A second event that summer involved this same priest. A personal highlight for me was attending a major all-day celebration. It started mid-morning and had a county fair atmosphere with lots of food for sale and various events, including 100-yard dashes with contestants as old as eighty! The day concluded in the evening with a dance featuring a Mexican mariachi band. The key event, however, was a traditional ritual that took most of the afternoon. It featured drummers and singers in the center of the plaza, numerous icons held by elders, and perhaps twenty youth dressed in white, graduates of a program of intense systematic instruction in O’odham {206} learning. And the point? This ceremonial complex had fallen into disuse but had been revived at the instigation of the priest. A dying O’odham tradition was resuscitated by a Christian priest.

That same summer, I was told, a very different scenario unfolded after the death of an O’odham man in Sells, the agency town. The resident priest, personally devout but also firmly committed to doctrinal purity and church reform, particularly among people like the O’odham whose Catholicism he found suspect, had acted according to his convictions. Because the deceased had recently contravened the priest’s edict and attended the Magdalena pilgrimage, the priest told his grieving family that the man could not be buried in sanctified ground. They would have to make other arrangements. In effect, the priest was posthumously excommunicating the man for having participated in unorthodox activity.

Two brief comments. First, the introduction of Christianity to the O’odham was minimally disruptive. Christianity was seen as elaborating truths which the community had long known. Second, while the two priests undoubtedly shared much in their understanding, they differed fundamentally in what it means to be Christian, to become Christian, and to live a life of faith.

AMONG THE WAORANI

In 1978/79 my wife and I, with our eight-year-old daughter and eleven-year-old son, spent the year with Wycliffe Bible Translators, eight months of it with the Waorani team in Amazonian Ecuador. The Waorani (or Auca, as they were once known) had burst on the world scene in 1956 after slaughtering five young Protestant missionaries (Elliot 1957; 1961). After the killings, the widow of one and the sister of another murdered missionary decided to continue the work among the Waorani. They contacted a Waorani woman named Dayuma, who in 1947 had fled her people in terror for her life and was now living at a hacienda. The missionary women stayed with her to learn the native language. As the three got to know each other, Dayuma decided to return to her home. She was thus able to introduce the two American women to her people and begin the first sustained peaceful contact between outsiders and Waorani.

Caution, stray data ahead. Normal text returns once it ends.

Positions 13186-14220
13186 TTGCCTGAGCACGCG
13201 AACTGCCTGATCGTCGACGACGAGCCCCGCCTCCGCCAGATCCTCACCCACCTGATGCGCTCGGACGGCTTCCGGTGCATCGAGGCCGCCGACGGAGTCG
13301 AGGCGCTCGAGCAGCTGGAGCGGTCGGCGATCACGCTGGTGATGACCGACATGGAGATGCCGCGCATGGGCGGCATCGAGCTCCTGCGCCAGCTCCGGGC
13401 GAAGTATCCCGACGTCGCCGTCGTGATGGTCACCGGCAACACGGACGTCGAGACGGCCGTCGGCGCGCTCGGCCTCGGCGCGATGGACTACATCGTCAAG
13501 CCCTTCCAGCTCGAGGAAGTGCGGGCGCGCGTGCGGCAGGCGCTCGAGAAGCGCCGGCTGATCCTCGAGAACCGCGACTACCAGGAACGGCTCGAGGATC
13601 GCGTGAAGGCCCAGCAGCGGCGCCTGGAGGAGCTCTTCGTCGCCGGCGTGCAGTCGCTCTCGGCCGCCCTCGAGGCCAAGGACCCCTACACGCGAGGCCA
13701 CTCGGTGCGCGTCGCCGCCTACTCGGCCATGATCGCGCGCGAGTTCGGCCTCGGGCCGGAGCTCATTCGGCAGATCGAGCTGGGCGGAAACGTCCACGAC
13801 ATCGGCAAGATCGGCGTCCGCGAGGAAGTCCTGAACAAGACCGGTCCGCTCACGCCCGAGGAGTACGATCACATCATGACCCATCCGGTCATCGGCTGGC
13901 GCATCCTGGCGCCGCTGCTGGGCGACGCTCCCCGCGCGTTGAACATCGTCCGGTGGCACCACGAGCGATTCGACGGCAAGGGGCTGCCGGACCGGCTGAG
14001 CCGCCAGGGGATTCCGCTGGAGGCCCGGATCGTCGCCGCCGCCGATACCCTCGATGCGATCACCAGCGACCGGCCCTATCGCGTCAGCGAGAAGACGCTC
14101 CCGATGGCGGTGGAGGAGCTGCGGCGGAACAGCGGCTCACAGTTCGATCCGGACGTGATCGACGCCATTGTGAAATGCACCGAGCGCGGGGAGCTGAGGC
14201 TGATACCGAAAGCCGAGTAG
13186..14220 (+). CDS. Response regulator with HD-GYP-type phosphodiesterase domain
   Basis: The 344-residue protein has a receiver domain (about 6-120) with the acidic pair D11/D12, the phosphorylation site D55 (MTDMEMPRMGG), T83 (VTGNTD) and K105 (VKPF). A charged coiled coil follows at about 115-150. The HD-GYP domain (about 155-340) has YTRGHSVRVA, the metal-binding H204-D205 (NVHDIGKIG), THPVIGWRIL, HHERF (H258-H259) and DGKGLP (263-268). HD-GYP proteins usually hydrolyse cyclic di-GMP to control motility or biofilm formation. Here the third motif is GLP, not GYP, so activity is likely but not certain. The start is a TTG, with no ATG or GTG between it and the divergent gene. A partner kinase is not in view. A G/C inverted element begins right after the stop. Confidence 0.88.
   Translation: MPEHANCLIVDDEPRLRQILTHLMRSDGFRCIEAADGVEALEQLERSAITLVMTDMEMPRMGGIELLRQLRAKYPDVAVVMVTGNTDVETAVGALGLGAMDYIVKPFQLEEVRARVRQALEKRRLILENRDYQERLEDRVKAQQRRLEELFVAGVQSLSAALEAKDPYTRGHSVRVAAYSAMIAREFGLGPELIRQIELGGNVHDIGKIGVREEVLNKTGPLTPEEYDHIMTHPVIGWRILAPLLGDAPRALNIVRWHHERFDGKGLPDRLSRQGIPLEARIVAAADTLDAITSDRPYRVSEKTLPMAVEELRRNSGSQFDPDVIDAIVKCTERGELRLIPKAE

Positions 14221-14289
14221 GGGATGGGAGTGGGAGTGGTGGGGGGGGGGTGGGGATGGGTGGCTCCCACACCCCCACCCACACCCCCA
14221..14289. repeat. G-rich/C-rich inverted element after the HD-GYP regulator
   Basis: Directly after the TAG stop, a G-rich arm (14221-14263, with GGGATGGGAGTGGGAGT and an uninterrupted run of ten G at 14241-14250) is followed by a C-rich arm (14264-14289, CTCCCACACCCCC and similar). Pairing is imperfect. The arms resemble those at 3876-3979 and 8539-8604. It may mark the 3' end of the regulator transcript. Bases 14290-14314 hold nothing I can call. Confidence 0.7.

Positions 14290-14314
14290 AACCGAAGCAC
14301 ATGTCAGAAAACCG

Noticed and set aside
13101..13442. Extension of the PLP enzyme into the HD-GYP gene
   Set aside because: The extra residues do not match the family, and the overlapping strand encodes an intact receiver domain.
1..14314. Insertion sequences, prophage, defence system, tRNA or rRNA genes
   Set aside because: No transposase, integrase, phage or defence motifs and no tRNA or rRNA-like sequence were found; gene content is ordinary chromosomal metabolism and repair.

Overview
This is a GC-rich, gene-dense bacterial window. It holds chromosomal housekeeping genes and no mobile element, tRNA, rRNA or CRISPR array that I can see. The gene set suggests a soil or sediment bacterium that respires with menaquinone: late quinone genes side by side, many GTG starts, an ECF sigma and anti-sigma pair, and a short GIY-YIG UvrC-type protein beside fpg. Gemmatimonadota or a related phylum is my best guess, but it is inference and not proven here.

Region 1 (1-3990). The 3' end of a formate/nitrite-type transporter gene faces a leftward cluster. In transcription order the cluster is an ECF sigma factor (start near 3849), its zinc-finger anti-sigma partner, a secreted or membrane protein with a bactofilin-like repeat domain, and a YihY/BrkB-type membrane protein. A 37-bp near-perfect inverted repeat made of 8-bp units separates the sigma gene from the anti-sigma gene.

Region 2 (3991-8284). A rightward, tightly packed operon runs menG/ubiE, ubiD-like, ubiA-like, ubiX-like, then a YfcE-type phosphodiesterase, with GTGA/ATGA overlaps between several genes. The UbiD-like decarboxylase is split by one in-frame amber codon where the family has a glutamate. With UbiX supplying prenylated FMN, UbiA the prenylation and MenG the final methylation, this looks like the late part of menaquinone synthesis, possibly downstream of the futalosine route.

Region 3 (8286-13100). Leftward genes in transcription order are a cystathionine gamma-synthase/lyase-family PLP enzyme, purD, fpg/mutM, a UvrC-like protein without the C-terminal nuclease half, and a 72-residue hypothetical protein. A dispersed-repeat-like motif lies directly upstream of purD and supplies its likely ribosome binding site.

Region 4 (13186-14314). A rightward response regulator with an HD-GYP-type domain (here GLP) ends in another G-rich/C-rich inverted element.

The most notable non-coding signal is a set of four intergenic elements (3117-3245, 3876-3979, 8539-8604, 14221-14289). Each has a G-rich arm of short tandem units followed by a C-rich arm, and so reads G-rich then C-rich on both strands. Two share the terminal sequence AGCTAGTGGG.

At this point the Waorani totaled about five hundred people, occupying some 8,100 square miles (Wilson and Yost, 121). They were divided into four groups, all mutually hostile. Seldom in history were a people as ready for change as the Waorani when the three women arrived and proclaimed that God loved them and wanted them to live in peace. Within an amazingly short time, members of the small group to which Dayuma had returned had accepted the message of peace and were actively attempting to share it with their fellow Waorani. They were soon joined by a group {207} of fifty. In 1968 a group of about 108 came in. In 1969 the government established a protectorate of about 620 square miles. By the next year there were three hundred people living there. Year by year more joined, so that in the mid-1970s there were some five hundred on the protectorate and only one hundred off it.

This case is similar to the O’odham story in that it involved a woman returning to her own people with the gospel. With intimate knowledge of the people such a person would seem to be the ultimate missionary. It is clear from the response to the simple version of the gospel that Dayuma, Elizabeth Elliott, and Rachel Saint presented that their message hit its target. On the other hand, Dayuma had distinct disadvantages as a missionary, for the gospel was not all she had learned during her years at the hacienda. She had learned much about money, capitalism, and social hierarchy, all unknown to the Waorani. Thus when Rachel Saint assigned Dayuma the task of distributing used clothing from the proverbial missionary barrels, it became a means to personal enrichment and power.